Let's take these one at a time.
Possessive form of words ending with sibilants (s, ch, sh, z or x)
Possessives of a singular noun are always formed by added an apostrophe and s, even if the word ends in a sibilant sound.
Jack found Anubis's frumpy hood-and-cloak ensemble to be more laughable than threatening.
The Nox's homeworld was deceptively low-tech in appearance.
The SGC was hoping the harcesis's knowledge could bring down the goa'uld.
The imprisoned team was mightily relieved to hear Col. Reynolds's voice on their radios.
Please note that it is never "Col. Reynold's voice"—the s is an integral part of his name. [Hint: When in doubt, switch formats to "the voice of Col. Reynolds." However you see the name/noun written, add the possessive after that.]
Most style books do permit the dropping of the s if it makes pronunciation extremely difficult or awkward, especially classical or biblical names ending in es, is or us. Jesus' and Moses' are commonly allowed exceptions (though I and many others personally say and write Jesus's). Other noted exceptions: Achilles' heel, Hercules' strength, Ramses' reign, Xerxes' conquest, Isis' temple. With classical names such as these (which can often come up in Stargate writing!), try speaking each option out loud and use your preferred form consistently throughout your fic: Does it sound like "Osiris ribbon device"? Then write Osiris' ribbon device. "Osirises ribbon device"? Then write Osiris's ribbon device. Use whichever one sounds right to you.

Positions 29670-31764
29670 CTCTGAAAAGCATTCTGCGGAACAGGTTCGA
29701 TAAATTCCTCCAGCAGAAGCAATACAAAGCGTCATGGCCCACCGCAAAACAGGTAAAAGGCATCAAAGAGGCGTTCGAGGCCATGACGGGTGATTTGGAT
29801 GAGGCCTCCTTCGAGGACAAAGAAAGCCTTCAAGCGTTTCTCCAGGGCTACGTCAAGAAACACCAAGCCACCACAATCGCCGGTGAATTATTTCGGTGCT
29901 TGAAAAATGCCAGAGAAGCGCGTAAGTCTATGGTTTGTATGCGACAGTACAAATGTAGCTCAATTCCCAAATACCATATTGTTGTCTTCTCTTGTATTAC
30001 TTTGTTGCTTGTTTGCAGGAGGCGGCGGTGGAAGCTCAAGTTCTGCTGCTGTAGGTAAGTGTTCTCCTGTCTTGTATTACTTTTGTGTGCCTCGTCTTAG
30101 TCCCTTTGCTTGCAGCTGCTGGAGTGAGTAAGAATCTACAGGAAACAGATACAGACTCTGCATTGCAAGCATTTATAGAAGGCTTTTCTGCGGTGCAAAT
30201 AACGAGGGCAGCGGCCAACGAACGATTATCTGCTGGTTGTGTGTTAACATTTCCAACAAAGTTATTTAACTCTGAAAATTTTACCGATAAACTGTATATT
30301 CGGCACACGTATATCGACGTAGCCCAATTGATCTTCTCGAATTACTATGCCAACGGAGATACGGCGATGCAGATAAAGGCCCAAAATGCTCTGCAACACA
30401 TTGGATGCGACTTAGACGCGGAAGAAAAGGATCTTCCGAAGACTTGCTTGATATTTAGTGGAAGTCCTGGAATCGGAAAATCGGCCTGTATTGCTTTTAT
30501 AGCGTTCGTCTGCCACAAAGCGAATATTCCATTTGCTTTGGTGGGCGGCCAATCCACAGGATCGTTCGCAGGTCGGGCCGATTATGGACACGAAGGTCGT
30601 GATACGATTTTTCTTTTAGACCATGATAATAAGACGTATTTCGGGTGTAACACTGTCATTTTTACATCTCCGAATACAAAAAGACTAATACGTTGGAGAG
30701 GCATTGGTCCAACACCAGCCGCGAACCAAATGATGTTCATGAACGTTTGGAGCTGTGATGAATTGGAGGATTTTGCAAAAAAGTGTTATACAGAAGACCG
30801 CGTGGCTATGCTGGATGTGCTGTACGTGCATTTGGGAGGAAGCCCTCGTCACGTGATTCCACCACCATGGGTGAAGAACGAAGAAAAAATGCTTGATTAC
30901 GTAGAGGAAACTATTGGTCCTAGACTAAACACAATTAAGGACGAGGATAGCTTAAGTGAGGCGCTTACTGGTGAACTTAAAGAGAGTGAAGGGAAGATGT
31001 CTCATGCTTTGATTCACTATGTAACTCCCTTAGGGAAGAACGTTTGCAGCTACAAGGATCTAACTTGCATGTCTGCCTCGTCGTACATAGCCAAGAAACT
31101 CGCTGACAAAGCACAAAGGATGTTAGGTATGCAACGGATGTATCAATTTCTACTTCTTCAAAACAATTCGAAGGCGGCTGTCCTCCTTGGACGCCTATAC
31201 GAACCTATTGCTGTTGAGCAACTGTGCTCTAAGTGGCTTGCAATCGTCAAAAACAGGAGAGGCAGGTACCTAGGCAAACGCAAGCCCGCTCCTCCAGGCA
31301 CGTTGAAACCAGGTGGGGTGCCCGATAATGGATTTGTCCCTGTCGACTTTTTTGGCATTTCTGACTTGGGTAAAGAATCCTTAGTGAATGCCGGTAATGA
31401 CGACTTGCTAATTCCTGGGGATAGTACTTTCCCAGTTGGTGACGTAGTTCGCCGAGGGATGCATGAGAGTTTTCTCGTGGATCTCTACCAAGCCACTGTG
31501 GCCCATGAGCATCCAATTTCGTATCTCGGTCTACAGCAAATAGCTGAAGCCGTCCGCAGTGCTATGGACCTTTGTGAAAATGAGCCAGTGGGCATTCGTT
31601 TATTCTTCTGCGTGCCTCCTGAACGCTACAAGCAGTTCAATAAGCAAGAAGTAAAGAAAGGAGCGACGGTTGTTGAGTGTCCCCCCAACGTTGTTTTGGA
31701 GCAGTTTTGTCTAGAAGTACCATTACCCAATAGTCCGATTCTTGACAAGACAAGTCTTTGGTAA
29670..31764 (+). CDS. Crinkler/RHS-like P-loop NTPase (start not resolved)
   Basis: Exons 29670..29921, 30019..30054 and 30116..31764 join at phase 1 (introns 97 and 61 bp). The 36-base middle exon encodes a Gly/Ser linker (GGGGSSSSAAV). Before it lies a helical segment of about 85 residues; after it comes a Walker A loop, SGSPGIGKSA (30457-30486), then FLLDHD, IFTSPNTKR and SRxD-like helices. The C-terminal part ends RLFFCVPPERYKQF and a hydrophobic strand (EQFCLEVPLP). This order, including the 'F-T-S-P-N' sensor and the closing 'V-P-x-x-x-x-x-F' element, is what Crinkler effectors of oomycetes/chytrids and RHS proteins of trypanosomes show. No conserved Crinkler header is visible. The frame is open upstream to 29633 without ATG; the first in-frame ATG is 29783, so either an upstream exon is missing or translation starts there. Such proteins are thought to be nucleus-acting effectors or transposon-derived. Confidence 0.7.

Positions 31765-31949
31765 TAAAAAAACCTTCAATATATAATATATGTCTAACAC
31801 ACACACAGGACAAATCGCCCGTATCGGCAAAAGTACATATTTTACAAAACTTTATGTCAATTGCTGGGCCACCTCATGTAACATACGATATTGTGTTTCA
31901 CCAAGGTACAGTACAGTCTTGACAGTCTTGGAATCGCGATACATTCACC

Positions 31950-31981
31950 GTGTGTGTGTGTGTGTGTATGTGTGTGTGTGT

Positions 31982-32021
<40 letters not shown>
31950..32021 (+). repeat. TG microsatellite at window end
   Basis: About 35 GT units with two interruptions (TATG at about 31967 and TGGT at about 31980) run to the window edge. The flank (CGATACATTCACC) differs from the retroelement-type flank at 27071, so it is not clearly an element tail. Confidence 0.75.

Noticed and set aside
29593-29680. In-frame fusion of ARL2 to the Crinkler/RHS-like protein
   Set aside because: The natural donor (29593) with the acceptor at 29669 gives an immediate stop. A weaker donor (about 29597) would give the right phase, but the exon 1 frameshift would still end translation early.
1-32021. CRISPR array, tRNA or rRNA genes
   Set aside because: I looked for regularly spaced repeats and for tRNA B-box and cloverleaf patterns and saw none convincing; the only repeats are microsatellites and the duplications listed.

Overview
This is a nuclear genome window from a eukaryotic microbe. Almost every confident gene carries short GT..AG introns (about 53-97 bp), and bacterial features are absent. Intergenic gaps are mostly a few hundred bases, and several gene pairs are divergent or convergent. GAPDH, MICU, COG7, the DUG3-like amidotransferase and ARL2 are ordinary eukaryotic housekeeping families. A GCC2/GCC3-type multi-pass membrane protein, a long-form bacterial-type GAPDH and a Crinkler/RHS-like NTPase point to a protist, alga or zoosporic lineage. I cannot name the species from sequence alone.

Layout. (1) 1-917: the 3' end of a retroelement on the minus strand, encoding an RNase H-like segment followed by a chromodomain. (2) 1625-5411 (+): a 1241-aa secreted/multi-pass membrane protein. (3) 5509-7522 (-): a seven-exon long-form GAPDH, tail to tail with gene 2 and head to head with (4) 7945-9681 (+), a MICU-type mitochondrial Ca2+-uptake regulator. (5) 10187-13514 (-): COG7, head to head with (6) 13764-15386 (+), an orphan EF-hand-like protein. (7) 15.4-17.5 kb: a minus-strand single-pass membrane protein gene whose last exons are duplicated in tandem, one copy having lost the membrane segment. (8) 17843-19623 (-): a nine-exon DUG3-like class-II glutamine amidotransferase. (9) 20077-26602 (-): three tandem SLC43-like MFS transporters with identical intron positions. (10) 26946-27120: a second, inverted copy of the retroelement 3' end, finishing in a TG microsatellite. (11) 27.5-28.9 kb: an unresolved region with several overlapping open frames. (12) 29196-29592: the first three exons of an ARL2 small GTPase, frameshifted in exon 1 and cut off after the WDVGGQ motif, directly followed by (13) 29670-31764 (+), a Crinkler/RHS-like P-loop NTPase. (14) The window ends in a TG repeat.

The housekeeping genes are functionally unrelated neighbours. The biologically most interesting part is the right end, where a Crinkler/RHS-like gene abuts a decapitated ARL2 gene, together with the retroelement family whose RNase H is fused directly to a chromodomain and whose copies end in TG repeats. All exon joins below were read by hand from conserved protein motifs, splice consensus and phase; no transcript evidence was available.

Possessive form of plural words ending with sibilants
Plurals ending in an s take only the apostrophe to form the possessive. (Do remember to pluralize your sibilant-ending names first, though. Col. Reynolds and his family are the Reynoldses.)
Daniel peered over his glasses' rims, looking bemused.
The Carters' trip to San Diego was cut short by a Tok'ra emergency call.
Watching the Lees and Coombses at the Meyerses' Festivus party made Felger all too aware he was the last single man in the science department.
[Hint: Again, try the format switch: the party at the Meyerses. The apostrophe goes after the plural form indicating the Meyers family.]
The Chicago Manual of Style. 2003.
The American Heritage Book of English Usage. 1996.
The Elements of Style. 1918.